Means 4. Consider how sweet a thing it is to a Christian to conquer his corruptions, and carry away the spoils of them.

He that is slow to anger is better than the mighty; and he that ruleth his spirit, than he that taketh a city, Prov. xvi. 32. Is there any content in venting a passion? How much more in mortifying it! When thou comest in a calm mood, or upon a deathbed, to review thy life, how comfortable then will it be, to reflect upon the conquests thou hast got by the fear of God, over the evil propensions of thine own heart! It was a memorable saying of Valentinian the emperor, when he came to die: "Amongst all my conquests, said he, there is but one that now comforts me; and being asked what that was, he answered, I have overcome my worst enemy, mine own naughty heart."

Means 5. Shame yourselves by setting before you those eminent patterns that have been most excellent for meekness.

194Above all, compare your spirits with the Spirit of Christ; Learn of me, saith he, for I am meek and lowly, Mat. xi. 29. Christ was meek and lowly, but I am proud and passionate; it was the high commendation of Moses, Now the man Moses was meek above all the men of the earth, Numb. xii. 3: and this was the man that God knew face to face! It is said of Calvin and Ursin, that they both were of choleric natures, but yet had so learned the meekness of Christ, as not to utter one word, under the greatest provocations, unbeseeming religion. When I read the pretty stories of the very heathens, that never had the advantages we have, how the Pythagoreans, whatever feuds had been among them in the day, would hush all, by sending to each other this message, The sun is almost set; and that of Plato to his scholar, I would beat thee, if I were not angry.

When I read what lenity and tenderness Lycurgus shewed to an insolent fellow that had struck out one of his eyes, I am 195ashamed to see how much Christians are out-shot by heathens; who by mere moral arguments and precepts, had thus meekened their spirits and conquered their passions; the dim light of nature could teach Senaca to say, That anger will hurt a man more than the offence; for there is a certain bound in the offence, but I know not how far mine anger will carry me. It is a shame that these men who came so far behind us in means and advantages, should so far outstrip us in meekness and patience.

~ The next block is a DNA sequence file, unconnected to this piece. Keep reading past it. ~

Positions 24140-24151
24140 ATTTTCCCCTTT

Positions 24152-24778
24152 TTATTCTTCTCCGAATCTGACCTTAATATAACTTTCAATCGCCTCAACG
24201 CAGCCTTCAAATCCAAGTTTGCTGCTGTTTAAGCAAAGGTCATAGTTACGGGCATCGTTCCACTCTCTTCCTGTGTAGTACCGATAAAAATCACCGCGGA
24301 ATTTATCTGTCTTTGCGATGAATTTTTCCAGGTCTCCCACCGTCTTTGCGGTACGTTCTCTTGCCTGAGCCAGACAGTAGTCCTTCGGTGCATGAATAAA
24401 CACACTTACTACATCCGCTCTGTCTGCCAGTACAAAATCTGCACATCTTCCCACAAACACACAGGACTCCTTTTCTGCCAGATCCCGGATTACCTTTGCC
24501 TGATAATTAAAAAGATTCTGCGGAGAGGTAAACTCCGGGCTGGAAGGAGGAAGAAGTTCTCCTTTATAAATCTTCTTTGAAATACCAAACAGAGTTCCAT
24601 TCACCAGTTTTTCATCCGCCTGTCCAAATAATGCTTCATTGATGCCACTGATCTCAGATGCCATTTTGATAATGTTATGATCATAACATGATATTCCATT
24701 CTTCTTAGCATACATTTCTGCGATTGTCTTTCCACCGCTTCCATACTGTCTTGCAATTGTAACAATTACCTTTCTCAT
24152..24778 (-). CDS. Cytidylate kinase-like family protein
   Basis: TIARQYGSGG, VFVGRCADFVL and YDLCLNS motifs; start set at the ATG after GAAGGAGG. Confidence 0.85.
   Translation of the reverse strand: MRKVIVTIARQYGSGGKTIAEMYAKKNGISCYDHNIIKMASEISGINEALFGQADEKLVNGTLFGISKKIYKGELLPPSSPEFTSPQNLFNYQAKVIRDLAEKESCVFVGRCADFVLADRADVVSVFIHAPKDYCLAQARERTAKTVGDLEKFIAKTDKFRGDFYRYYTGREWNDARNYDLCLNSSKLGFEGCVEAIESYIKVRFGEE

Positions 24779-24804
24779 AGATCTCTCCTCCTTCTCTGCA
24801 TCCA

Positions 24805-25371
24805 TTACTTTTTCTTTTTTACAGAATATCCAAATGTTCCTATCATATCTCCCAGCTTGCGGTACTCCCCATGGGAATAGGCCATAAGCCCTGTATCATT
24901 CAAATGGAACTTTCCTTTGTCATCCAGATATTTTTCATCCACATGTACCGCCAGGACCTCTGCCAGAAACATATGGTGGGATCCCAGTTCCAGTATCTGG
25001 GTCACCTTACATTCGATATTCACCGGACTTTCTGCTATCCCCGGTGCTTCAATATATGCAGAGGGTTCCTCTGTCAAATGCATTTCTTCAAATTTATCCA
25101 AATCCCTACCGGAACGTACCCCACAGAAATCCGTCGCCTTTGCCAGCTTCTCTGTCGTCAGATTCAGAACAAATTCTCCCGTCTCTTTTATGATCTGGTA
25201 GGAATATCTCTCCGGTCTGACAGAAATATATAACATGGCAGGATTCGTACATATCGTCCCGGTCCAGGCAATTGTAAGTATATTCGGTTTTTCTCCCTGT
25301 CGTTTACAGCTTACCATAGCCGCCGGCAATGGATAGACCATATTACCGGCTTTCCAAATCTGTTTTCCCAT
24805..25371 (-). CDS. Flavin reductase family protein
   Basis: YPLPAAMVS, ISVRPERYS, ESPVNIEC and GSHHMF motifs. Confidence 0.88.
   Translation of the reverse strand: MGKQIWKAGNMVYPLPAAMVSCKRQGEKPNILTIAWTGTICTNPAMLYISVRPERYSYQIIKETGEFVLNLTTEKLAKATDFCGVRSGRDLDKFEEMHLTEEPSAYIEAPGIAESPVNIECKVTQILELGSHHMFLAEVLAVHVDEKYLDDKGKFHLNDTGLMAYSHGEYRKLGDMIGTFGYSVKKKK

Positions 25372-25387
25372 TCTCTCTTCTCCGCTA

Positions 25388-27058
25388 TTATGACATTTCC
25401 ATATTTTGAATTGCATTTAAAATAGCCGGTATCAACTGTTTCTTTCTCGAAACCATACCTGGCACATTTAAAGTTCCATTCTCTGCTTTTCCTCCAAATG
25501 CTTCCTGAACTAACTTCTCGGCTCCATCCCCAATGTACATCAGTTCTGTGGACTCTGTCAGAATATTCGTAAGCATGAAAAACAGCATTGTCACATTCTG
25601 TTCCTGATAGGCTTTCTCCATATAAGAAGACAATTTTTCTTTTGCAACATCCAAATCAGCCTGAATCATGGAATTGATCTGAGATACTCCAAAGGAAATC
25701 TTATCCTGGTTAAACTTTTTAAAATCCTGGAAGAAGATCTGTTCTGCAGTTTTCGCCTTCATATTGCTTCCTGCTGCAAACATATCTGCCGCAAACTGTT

Means 6. Lastly, Avoid all irritating occasions.

He that will not hear the clapper, must not pull the rope: Grievous words stir up anger, Prov. xv. 1, saith Solomon, Do not only pray and resolve against it, but get as far as you can out of the way of it: it is true spiritual valour, to run as fast and far as we can, out of sin's way: if you can but avoid anger in its first rise, there is no great fear of it afterwards; for it is not with this sin as it is 196with other sins; other sins grow to their full strength by degrees, their first motions are the weakest; but this sin is born in its full strength, it is strongest at first; withstand it then, and it falls before you. Thus learn to keep your hearts when provocations arise.